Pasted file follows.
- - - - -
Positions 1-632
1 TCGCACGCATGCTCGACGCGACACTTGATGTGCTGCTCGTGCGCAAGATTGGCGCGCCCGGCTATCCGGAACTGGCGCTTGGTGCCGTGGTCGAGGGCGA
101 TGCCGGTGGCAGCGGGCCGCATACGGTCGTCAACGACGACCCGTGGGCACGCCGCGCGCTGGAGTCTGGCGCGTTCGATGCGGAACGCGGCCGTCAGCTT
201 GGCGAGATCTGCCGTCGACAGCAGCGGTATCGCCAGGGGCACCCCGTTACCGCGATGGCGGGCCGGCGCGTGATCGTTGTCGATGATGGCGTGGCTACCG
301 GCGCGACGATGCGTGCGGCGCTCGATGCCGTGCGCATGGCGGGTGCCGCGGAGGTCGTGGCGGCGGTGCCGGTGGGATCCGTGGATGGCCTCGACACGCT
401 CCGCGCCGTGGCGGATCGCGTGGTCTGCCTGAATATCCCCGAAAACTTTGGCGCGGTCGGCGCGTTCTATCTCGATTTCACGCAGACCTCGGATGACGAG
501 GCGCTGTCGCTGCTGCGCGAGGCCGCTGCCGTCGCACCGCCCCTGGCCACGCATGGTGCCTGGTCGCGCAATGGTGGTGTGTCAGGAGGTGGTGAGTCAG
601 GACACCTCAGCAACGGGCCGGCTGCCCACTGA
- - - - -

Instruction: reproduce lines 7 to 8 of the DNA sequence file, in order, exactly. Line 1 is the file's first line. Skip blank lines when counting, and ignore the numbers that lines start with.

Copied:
501 GCGCTGTCGCTGCTGCGCGAGGCCGCTGCCGTCGCACCGCCCCTGGCCACGCATGGTGCCTGGTCGCGCAATGGTGGTGTGTCAGGAGGTGGTGAGTCAG
601 GACACCTCAGCAACGGGCCGGCTGCCCACTGA